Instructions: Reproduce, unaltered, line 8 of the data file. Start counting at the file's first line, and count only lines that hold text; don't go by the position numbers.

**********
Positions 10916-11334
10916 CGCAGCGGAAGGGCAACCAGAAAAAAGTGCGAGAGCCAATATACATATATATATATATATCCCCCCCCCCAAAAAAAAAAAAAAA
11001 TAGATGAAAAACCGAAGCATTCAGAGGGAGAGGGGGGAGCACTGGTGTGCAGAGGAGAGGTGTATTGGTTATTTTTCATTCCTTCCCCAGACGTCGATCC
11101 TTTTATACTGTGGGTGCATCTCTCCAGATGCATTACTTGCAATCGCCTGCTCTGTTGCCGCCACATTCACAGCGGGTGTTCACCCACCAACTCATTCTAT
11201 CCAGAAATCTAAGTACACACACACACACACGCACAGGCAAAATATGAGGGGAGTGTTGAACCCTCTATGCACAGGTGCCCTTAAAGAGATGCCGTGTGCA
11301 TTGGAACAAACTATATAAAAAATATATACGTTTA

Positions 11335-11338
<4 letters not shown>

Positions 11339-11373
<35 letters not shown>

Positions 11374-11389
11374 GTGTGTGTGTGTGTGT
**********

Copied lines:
<4 letters not shown>